The double murders of Cleopatra Berenice III and Ptolemy XI led to a dynastic crisis, necessitating the accession of the young Auletes, who was a manifestly illegitimate son of Ptolemy IX by an unnamed concubine. (Hence, the Alexandrians nicknamed him "Nothos.") Seeking legitimacy in ostentatious titles and as many connections with his royal predecessors as possible, Auletes wed his sister Cleopatra V, another illegitimate offspring of Ptolemy IX, probably by the same mother as Auletes. Although the citizens of Alexandria acknowledged Auletes as Egypt's monarch out of necessity, few liked him and his hold on the throne was always tenuous. Contributing to Auletes' unpopularity was his ancestry, his notoriously spendthrift and hedonistic lifestyle, and his identity as a devoted musician in an age when musicians ranked with thieves and prostitutes insofar as social status was concerned. Auletes' preferred instrument was a flute-like reed which he insisted on playing in public, thus demeaning in the eyes of his subjects the office for which his already dubious ancestry had barely made him eligible.
By the mid-60s, Auletes' antics had begun to wear thin in Alexandria, at a particularly inopportune time. The Roman Pompey spent the years between 66 and 62 in the East where he defeated Mithradates of Pontus for the last time, extended Rome's sphere of influence throughout Anatolia, besieged Jerusalem, and turned the once independent Seleucid Empire into the Roman province of Syria. With the threat of annexation and with his popularity at home at an all-time low, Auletes realized that his continuation as Egypt's king would mandate Rome's official recognition of his royal status, a recognition which had never been officially granted. In 59, Auletes finally accomplished his desire, but only after a huge bribe had been paid to Julius Caesar (then a Roman consul) to sponsor the necessary legislation. So angered were some of Caesar's political rivals when news of this deal began to circulate that in the next year Cato (one of the most tenacious of the anti-Caesarians), seeking to penalize Auletes for enriching Caesar, saw a bill passed which annexed the one-time Ptolemaic possession of Cyprus to the Roman province of Cilicia.
This latter action was a serious blow to Auletes in Egypt, for, returning home with Rome's recognition in hand, Auletes was forced to collect the money owed to Caesar by force from his subjects. In 58, the Alexandrians violently opposed Auletes' tactics and expelled him from Egypt when he would not, as a condition of any revenue collection, demand that Rome either return Cyprus or lose Egypt's "friendship." Auletes secretly fled to Rome, where, in order to finance an extravagant lifestyle and raise enough cash for the additional bribes it would take to get him restored, he borrowed huge amounts of money from a banker-partisan of Pompey's named Rabirius Postumus.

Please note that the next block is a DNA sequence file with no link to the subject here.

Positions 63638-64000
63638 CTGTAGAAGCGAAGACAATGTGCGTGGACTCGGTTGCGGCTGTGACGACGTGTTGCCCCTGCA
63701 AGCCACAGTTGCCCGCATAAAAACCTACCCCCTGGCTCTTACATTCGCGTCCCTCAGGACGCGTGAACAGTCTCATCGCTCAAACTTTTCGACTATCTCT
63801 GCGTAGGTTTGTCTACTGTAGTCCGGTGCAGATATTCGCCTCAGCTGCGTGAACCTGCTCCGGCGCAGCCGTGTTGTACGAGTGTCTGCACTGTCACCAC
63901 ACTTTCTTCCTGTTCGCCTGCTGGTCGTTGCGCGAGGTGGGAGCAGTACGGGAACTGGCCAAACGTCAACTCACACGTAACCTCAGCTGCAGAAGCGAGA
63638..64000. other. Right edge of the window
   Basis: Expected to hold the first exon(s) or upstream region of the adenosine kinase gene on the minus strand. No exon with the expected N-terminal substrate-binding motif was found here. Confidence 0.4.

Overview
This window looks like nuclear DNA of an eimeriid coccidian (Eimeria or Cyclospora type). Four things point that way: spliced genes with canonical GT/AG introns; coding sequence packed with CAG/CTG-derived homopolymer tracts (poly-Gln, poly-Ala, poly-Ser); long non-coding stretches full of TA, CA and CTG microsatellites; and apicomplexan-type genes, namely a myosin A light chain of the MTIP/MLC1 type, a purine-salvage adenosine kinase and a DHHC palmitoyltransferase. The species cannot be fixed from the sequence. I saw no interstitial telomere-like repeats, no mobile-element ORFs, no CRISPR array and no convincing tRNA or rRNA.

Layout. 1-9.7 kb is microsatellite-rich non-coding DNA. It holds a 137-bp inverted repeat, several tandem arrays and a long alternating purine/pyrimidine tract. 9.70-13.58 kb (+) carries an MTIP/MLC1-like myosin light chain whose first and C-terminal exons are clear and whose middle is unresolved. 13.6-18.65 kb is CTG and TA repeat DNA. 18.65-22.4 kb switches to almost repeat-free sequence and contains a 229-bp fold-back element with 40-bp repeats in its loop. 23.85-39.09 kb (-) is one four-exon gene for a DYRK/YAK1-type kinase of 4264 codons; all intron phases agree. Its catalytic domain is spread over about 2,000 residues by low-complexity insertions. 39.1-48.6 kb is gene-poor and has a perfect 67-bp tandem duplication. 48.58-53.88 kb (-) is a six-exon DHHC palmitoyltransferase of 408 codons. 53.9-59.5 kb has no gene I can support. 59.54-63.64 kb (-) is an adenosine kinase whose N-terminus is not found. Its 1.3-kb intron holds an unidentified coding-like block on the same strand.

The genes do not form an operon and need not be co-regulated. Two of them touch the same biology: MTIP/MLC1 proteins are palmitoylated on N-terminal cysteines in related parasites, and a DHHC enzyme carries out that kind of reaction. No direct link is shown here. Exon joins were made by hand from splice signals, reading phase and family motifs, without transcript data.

Meanwhile in Egypt, Aulete's wife Cleopatra was probably dead and Berenice IV assumed the throne she would hold until her own demise three years later. When Berenice learned of her father's whereabouts and his intention to reclaim the throne, she inaugurated a power struggle by sending an embassy to Rome to present her grievances and initiate a defense of her royal accession. When this delegation arrived, Auletes provoked a scandal by assassinating some of its members and bribing others. After news of this activity reached the Roman Senate, a cry arose for a formal investigation until Auletes, picking his targets carefully, managed to derail the effort by bribing important members of that house. But when rumors of bribe-taking Senators circulated, popular outrage followed, especially after a statue of Jupiter was struck by lightening, which many interpreted as a sign that the gods did not look favorably upon such corruption. Frustrated that his bribery was producing no tangible results, in 57 Auletes left Rome for Ephesus where he took sanctuary in that city's famous temple of Artemis while attempting to make contact with Gabinius (the Roman governor of Syria and another partisan of Pompey's) so as to financially induce that commander, far from the eyes of Roman peers, into action.